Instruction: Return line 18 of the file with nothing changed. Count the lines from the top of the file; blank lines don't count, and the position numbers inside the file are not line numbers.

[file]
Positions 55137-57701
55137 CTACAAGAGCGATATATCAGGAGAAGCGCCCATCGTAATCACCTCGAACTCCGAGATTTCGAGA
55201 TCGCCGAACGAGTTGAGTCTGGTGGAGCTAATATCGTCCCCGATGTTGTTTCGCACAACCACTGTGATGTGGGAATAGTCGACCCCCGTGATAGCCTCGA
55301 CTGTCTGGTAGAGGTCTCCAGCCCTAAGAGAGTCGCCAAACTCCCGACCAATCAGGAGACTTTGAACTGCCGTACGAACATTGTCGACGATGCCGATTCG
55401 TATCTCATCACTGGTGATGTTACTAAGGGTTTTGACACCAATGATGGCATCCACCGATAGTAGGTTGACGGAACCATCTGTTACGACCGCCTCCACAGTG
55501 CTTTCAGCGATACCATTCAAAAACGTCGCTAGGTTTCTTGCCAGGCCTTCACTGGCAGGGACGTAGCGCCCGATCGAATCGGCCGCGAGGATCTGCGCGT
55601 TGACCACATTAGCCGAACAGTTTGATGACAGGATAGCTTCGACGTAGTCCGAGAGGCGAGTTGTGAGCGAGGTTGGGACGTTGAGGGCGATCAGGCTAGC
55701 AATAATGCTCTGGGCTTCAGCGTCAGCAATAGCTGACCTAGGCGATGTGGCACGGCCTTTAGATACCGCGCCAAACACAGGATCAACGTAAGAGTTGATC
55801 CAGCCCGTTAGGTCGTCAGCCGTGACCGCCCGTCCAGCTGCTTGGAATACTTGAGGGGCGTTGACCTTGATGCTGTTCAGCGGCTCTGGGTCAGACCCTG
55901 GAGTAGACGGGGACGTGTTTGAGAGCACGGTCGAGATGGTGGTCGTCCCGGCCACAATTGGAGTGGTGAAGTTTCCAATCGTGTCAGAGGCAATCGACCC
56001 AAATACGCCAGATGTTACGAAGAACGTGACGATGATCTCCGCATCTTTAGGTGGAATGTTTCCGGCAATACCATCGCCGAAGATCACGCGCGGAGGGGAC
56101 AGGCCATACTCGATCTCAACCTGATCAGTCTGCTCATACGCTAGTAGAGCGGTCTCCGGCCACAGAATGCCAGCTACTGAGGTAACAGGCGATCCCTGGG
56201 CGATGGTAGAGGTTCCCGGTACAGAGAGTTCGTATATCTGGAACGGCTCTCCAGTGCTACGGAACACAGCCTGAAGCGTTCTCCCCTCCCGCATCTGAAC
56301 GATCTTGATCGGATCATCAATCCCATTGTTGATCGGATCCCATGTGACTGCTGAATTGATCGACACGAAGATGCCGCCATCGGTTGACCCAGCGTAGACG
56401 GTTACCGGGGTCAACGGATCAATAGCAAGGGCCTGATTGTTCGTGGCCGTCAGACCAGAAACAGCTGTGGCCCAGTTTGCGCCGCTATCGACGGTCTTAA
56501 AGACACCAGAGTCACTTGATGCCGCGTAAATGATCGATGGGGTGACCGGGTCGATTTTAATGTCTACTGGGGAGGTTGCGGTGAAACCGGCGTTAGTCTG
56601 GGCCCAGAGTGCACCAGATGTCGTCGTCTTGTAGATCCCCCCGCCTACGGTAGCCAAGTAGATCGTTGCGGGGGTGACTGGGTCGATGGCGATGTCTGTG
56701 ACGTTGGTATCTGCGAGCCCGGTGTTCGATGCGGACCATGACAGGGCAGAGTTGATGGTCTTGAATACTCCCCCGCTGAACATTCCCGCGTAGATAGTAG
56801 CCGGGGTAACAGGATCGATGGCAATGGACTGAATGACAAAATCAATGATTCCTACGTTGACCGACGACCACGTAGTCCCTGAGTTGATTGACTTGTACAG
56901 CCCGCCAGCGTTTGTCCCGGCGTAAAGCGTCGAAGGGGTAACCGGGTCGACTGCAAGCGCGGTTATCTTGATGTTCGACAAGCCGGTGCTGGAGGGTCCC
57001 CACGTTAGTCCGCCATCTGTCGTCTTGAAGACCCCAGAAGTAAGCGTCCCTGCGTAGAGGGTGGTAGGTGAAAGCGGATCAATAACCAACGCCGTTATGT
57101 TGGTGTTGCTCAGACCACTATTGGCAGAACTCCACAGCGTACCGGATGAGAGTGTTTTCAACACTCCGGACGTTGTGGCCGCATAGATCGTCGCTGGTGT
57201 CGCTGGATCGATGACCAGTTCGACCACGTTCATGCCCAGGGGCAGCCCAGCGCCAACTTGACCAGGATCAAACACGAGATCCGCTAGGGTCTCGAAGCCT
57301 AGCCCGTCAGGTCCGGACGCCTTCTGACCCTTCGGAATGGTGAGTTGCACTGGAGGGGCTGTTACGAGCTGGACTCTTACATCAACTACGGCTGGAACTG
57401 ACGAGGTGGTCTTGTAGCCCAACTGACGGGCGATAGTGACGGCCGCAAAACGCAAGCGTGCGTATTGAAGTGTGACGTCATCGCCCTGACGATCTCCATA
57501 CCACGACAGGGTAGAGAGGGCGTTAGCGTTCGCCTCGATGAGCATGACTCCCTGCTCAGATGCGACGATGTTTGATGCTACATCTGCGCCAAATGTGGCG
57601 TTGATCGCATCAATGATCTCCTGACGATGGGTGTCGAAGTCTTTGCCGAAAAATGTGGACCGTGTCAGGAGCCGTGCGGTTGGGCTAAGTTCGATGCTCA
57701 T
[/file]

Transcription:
56701 ACGTTGGTATCTGCGAGCCCGGTGTTCGATGCGGACCATGACAGGGCAGAGTTGATGGTCTTGAATACTCCCCCGCTGAACATTCCCGCGTAGATAGTAG